New Delhi: Maharashtra has recorded 40% rise in farmer suicides in the last seven months due to successive natural calamities and scarcity situation.
The state reported 975 suicides by farmers between January to July 2014. The figure rose to a steep 1,373 between August 2014, when the drought set in, and February 2015.
According to Times of India, the region of Marathwada, which was among those worst hit by the drought, has seen the sharpest increase in suicides by farmers during the same period. The suicides here have risen by 85%. Every single village in the region was declared drought-affected.
Even large land-holders are committing suicide in Georai, which is part of Aurangabad's Beed district and is located close to the Jayakwadi dam.
Many farmers lost their Kharif and Rabi crops and across the state sowing for the rabi winter crop was down by 40%.
Officials say the state is facing a potent combination of three types of drought. "The poor rain points to meterological drought, ground water depletion signals hydrological drought. And the drop in yield means we have agricultural drought as well," says Aurangabad divisional commissioner Umakant Dangat. He attributes the changing weather patterns to climate change.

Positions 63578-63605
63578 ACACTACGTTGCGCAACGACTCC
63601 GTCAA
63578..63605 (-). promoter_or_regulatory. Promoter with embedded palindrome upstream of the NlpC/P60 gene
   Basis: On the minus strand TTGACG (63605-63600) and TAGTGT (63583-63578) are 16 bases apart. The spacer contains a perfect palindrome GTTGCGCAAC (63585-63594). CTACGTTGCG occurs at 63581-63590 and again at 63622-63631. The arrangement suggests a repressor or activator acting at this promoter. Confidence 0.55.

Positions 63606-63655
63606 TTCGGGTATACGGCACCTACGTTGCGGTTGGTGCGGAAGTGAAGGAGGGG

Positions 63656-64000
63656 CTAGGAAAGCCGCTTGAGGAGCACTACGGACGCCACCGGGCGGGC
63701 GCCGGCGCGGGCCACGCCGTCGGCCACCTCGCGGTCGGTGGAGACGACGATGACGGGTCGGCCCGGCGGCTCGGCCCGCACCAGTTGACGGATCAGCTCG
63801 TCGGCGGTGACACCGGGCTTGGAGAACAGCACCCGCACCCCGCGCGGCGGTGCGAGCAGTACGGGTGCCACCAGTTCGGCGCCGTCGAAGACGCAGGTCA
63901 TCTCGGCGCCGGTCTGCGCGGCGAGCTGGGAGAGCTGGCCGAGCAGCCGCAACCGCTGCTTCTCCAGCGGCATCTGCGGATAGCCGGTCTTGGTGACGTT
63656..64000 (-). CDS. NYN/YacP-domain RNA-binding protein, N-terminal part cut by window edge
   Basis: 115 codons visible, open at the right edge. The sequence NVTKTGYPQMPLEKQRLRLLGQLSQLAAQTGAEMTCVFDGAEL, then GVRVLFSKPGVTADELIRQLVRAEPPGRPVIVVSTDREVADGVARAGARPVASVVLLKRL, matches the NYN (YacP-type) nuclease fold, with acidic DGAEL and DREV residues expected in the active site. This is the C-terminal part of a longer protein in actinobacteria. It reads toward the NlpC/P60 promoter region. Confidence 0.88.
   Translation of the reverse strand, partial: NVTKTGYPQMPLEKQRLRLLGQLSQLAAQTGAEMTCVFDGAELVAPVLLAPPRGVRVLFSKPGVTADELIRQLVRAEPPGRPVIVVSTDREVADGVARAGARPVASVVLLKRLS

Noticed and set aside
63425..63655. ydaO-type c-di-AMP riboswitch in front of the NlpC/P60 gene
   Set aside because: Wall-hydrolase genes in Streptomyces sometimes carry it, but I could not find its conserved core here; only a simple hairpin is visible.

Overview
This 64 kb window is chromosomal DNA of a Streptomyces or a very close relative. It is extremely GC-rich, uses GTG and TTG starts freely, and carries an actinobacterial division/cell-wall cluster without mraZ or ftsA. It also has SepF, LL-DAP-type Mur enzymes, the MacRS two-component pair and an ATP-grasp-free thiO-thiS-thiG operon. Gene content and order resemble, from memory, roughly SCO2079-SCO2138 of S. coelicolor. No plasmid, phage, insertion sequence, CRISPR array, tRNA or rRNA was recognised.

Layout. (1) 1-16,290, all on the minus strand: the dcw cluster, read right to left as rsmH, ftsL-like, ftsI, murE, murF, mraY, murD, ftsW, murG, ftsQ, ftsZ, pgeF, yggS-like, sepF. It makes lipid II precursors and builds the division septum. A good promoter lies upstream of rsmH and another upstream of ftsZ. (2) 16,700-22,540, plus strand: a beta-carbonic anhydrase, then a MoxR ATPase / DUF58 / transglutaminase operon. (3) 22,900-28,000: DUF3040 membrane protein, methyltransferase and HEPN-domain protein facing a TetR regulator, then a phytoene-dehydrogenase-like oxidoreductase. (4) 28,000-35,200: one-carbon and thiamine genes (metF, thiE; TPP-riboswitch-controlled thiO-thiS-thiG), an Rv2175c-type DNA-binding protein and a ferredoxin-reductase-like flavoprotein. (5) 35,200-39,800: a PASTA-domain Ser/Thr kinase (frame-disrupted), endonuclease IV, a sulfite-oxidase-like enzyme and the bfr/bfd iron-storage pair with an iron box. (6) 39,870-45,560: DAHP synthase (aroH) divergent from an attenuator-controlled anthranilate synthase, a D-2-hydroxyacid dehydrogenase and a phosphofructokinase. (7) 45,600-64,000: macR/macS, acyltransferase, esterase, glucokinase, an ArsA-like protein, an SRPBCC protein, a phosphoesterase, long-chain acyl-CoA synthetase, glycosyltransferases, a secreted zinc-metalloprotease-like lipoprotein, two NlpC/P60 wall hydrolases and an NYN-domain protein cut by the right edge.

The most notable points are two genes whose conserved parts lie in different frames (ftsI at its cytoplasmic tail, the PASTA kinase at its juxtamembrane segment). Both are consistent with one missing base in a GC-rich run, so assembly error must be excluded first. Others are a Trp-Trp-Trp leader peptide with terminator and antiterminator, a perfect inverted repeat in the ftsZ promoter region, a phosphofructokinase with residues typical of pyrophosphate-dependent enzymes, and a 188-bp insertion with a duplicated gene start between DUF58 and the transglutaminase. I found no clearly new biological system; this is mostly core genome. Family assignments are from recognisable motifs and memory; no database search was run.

"The farmer is facing low yield because of the drought. Add to this the high price of cultivation and low price for the crop. How is he expected to survive?" asks farming activist Vijay Jawandia.
The minimum cost of production for a quintal of cotton is Rs 5,200. The market price for a quintal last year was Rs 5,000, which means the farmer could break even. Today the price is only Rs 3,600-3,800, Jawandia points out.
Bizarre policies like encouraging the water-guzzling sugarcane crop in this drought-prone zone have added to the water stress, experts say. Marathwada has 2.4 lakh hectares under the crop and boasts of 61 sugar factories. Sugarcane occupies five per cent of the state's land but commands 60 per cent of its irrigation water.
There are limited irrigational facilities in Marathwada and of the 10 lakh hectares of irrigation potential created, just three lakh hectares are utilized, according to the divisional commissioner.
The poor management of irrigation facilities has resulted in the rampant exploitation of ground-water, as farmers turn to borewells and tubewells. The majority of talukas in the region are reporting a dip in ground water levels compared to the last five years, escalating the water crisis in the region.